Tim, kindly and very rationally,  responded to my woeful tale with “Never mind. These seats are really perfect.”

I was tired. And feeling a bit harassed. And grumpy and bruised. I, er, didn’t appreciate his comment.

I huffed and puffed and sunk into myself. I might have even whispered something a bit mean.

You see, what I wanted was someone to understand my -albeit irrationally upset- feelings. I wanted Tim to agree “What?! That is WELL out of order! No wonder you feel cross!”

And as our train jolted forward it hit me – we deal with toddlers in this way all the time.

Carboot puppy -The best 20p Ramona ever spent

At least once a day I’ll hear a variation of the following -and yep, sometimes out of my own mouth;

“Oh, don’t be silly, we’ve been at the park for hours, it’s time to go home”

“You just can’t scatter cereal all over the floor, that’s the way it is.”

“C’mon, that’s not for you to play with – look! Have a ball instead.”

“Don’t cry about it-  we can do it again later”

We discount our children’s feelings, sometimes outright by saying it is ridiculous, and sometimes more subtly and in a kinder way,  by trying to explain why they don’t need to worry about it.

I have been trying to validate Ramona’s feelings since she was really small – but only in this moment of immaturity on the train did I feel like I was trapped in a toddler’s body – having my feelings kindly, but subtly, invalidated. (By the way. I honestly think I was being unreasonable on the train. I am an adult, with all the right wiring – I hope– and a –fairly– developed brain and my husband has a really good balance in understanding my feelings but also calling me out when I am being a bit out of order myself!)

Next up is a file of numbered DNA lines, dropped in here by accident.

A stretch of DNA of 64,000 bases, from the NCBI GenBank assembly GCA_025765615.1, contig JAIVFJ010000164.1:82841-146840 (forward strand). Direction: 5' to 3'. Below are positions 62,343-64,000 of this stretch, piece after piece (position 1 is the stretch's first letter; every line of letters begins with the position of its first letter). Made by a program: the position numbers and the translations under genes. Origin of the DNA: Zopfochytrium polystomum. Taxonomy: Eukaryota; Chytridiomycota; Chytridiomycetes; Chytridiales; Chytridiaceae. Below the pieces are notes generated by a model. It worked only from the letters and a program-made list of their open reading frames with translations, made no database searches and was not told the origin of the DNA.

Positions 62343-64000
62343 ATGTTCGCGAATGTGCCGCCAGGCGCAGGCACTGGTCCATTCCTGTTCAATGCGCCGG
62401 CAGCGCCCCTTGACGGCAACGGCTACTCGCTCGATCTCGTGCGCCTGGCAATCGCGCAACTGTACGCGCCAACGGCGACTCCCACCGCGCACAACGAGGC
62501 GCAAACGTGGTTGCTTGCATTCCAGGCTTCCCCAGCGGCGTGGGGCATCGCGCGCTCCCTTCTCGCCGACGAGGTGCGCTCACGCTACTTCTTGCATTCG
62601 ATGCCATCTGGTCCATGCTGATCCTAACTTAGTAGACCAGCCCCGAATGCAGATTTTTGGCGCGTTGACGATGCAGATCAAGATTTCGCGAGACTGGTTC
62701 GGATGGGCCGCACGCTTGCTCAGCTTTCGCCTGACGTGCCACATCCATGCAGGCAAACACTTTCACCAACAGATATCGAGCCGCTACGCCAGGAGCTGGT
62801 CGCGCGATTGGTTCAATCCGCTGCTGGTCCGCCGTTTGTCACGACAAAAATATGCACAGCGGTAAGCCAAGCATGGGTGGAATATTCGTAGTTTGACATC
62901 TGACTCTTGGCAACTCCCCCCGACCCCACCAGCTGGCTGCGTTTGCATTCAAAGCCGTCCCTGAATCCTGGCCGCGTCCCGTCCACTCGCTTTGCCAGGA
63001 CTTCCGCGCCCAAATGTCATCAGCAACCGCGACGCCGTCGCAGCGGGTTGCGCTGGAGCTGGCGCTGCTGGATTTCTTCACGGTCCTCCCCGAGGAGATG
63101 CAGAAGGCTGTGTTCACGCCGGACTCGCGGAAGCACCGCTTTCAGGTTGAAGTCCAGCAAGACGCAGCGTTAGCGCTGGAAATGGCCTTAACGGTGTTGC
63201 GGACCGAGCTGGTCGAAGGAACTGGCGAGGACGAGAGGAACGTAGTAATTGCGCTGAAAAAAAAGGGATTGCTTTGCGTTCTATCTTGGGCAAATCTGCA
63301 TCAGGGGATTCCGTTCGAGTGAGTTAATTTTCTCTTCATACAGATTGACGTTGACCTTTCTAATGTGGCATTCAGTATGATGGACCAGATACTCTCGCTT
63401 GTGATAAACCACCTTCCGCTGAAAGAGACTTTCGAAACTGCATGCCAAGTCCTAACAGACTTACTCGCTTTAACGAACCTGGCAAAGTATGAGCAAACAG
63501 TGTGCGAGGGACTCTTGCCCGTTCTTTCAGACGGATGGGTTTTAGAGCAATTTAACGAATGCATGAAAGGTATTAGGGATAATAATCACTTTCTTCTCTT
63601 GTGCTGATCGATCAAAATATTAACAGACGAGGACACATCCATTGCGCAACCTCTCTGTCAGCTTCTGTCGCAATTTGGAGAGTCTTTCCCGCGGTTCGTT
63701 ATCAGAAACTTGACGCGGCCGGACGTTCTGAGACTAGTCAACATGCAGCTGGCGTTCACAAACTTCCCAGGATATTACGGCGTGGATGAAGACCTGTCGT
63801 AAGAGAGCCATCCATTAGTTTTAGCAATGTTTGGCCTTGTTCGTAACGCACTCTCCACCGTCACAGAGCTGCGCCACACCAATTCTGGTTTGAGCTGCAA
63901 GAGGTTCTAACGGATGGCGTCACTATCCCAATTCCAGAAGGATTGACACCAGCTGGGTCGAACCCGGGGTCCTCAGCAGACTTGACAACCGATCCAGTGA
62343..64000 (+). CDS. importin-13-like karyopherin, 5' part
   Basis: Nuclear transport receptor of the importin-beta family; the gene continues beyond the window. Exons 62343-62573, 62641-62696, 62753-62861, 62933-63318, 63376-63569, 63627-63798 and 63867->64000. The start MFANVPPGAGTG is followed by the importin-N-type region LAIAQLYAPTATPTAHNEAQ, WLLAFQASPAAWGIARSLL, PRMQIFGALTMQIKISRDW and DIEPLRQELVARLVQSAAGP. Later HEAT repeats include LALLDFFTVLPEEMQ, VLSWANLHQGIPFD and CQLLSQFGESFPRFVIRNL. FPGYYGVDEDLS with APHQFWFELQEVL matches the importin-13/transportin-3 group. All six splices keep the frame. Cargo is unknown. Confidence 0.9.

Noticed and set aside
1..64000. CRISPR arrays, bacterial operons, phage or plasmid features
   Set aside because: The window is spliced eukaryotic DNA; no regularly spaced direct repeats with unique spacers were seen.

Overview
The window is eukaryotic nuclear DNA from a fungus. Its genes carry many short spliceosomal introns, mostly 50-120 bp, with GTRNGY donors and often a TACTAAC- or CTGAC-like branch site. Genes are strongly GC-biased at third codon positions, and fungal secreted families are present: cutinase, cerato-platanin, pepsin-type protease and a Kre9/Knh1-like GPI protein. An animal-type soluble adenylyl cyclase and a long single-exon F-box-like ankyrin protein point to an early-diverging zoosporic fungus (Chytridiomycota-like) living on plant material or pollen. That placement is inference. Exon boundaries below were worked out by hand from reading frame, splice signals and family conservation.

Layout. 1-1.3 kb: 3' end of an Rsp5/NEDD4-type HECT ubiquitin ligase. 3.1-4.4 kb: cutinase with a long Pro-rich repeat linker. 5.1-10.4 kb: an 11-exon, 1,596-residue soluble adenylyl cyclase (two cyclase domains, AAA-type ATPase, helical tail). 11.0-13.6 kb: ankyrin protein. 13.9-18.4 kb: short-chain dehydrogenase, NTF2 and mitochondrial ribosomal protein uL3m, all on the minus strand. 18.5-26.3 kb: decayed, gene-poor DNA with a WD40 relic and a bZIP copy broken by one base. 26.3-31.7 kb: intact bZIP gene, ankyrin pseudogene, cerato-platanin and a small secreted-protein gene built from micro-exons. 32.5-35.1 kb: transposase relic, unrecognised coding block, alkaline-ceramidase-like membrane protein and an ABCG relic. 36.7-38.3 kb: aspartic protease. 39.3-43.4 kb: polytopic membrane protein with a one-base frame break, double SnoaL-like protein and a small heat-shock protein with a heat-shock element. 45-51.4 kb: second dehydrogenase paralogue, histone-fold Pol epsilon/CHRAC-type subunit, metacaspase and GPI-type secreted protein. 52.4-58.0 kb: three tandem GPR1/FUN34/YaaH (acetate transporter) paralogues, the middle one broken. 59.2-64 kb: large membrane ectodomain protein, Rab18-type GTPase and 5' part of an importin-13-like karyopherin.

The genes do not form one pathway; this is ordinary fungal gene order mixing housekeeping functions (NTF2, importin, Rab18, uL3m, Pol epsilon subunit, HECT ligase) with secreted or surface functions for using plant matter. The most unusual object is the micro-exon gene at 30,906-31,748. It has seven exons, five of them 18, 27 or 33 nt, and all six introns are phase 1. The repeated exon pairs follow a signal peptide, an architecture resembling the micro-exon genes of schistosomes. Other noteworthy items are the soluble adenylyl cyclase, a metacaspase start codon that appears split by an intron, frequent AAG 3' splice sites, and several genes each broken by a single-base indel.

Another one of our trips was to a farm with a friend and her two toddlers. She parented so gently and playfully, always validating her children’s huge feelings, even when they seemed unreasonable. It was such a delight to see her sitting on the floor next to her wailing child and, in a undramatic and calm way, letting her know that she understands how hard it is.

“I can see that has made you really upset. ”

“It  is really frustrating when you can’t play with the things you want to, isn’t it?”

“You feel as if you should have longer in the haybales, don’t you?”

“It makes you upset when you can’t help me make dinner. Perhaps you could help me make the pudding?”

It isn’t rocket science, but it doesn’t come naturally either. I think it takes a lot of practice to make empathy and validation the first response, particularly when it is over something so blatantly trivial. I am constantly trying to understand that for Ramona the sense of the feeling is often huge, even if the cause of the feeling seems tiny and minor to me.

I think validating our toddler’s feelings often does avert full blown tantrums, and can often save time in the long run. But mostly I think I want to nurture a relationship based on understanding, to take every opportunity to connect with my toddler.  I want Ramona to get that there is a place for her big feelings, and it is right to sometimes feel sad and cross and frustrated. She doesn’t have to bury these feelings, to distract herself by the next thing.

So, isn’t it great when we can learn something from a particularly low ebb in our adult emotional maturity?  Really great. I just probably shouldn’t have slipped a special little revenge parcel in their bags to discover later. (JOKES)

*Sings*

Let’s all validate and have a good time!

PS- If you are interested in this I do recommend reading some of Naomi Aldort’s stuff. I am currently battling through her book, Raising our children, Raising ourselves-  but her articles are a million times easier to read!